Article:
One possible explanation of our findings is that SNX16 becomes associated to early endosomes via PtdIns(3)P and then remains endosome-associated during transport to late endosomes, where SNX16 may accumulate via protein-protein interactions. However, we did not detect SNX16 on early endosomes, including under conditions that interfere with early-to-late endosome transport, e.g. after microtubule depolymerization. An alternative explanation is that SNX16 interacts on late endosomes with unknown protein partners. Indeed, deletion of the coiled-coil domain leads to decreased late endosomal localization and increased association with early endosomes [12] (not shown). Finally, if SNX16 interacts with PtdIns(3)P on late endosomes, these PtdIns(3)P molecules may be synthesized locally by PtdIns 3-kinase effectors of the late endosome small GTPase RAB7 [50]. One may also envision that late endosome PtdIns(3)P is derived from a pool originally synthesized on early endosomes and incorporated into intralumenal vesicles [51], which may eventually be released on the late endosome limiting membrane via back-fusion of intralumenal vesicles [36]. In any case, whether PtdIns(3)P is synthesized on early or late endosomes or whether it is released by back-fusion, it is attractive to propose that PtdIns(3)P-containing sites give rise to nascent tubules upon SNX16 recruitment and further stabilization by protein-protein interactions. Overexpression of SNX16 may interfere with the process by titrating out components that are necessary for tubule biogenesis, including perhaps PtdIns(3)P itself. This situation may inhibit the transport of cholesterol by reducing the dynamic properties of endosomal membranes, leading to CD81 re-distribution from the cell surface to LBPA-containing multivesicular late endosomes and NPC-like cholesterol accumulation. In turn, cholesterol accumulation may inhibit the delivery of vesicular stomatitis virus RNA to the cytoplasm during viral infection, without interfering with transport to the lysosomes [12] (not shown), as observed previously [43].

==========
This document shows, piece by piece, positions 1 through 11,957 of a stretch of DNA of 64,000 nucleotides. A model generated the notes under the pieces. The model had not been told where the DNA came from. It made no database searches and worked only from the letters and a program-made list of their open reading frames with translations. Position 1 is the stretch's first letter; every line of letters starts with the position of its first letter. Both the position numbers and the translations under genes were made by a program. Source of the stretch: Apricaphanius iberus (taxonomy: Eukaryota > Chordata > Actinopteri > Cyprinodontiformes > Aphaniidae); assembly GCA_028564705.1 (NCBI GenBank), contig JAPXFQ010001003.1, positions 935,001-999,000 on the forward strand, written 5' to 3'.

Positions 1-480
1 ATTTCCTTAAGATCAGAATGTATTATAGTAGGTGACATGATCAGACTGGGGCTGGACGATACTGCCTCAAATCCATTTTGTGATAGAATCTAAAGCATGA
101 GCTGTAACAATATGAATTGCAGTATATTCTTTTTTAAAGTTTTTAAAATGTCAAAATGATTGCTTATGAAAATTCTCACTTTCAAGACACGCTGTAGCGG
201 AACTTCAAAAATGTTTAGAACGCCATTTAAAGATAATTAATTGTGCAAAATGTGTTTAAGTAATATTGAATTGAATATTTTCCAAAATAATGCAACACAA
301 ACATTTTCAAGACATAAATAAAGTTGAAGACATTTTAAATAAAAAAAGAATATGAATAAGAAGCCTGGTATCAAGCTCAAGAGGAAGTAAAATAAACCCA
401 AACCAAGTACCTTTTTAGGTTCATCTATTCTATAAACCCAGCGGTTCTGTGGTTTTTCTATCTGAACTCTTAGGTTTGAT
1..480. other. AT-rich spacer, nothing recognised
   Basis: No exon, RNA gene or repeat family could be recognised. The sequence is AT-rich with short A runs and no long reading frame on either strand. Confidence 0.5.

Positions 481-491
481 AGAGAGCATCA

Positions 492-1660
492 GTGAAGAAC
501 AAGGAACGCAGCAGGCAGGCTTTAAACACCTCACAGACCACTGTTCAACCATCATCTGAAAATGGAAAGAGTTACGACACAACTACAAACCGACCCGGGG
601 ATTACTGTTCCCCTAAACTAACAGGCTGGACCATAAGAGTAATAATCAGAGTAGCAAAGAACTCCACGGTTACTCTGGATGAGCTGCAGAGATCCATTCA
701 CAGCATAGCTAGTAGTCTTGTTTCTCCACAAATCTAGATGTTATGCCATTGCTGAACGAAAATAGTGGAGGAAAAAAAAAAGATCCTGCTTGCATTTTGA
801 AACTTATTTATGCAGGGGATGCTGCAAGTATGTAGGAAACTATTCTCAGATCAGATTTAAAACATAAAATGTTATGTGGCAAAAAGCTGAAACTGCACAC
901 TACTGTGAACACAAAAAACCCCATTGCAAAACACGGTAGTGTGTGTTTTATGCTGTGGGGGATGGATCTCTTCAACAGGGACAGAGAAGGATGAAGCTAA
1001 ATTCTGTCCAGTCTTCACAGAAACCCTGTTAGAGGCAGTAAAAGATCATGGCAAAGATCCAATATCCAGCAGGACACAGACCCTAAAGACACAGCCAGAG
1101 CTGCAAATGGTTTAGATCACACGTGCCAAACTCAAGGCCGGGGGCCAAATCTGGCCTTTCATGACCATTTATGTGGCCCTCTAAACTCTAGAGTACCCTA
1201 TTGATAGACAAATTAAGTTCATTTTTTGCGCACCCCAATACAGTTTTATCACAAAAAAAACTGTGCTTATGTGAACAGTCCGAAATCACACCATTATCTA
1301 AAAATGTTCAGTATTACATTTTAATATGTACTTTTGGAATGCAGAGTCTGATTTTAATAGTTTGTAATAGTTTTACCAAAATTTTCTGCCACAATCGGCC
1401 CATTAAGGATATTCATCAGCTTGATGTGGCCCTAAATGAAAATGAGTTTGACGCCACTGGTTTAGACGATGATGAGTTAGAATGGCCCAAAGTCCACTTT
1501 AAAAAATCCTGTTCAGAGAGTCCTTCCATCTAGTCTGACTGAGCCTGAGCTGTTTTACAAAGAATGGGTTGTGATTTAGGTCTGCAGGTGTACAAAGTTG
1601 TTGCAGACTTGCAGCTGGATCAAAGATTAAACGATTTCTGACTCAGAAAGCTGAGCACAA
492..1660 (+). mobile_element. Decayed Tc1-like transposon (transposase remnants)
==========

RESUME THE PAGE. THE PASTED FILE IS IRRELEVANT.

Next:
This scenario is attractive, since it provides a simple framework for the regulation of late endosome membrane dynamics. Indeed, late endosomal membranes at steady state undergo concomitant deformation in two opposite directions, towards the endosome lumen during intralumenal vesicle biogenesis and towards the cytoplasm during the formation of SNX16-containing tubules. Both processes must be controlled and integrated to ensure that membrane homeostasis is maintained. Given the key role of phosphoinositides in endosome dynamics, it is attractive to speculate that such homeostatic process is under the control of PtdIns(3)P signaling via specific effectors, including SNX16 in late endosomes.

Materials and Methods

Cells, antibodies, reagents and constructs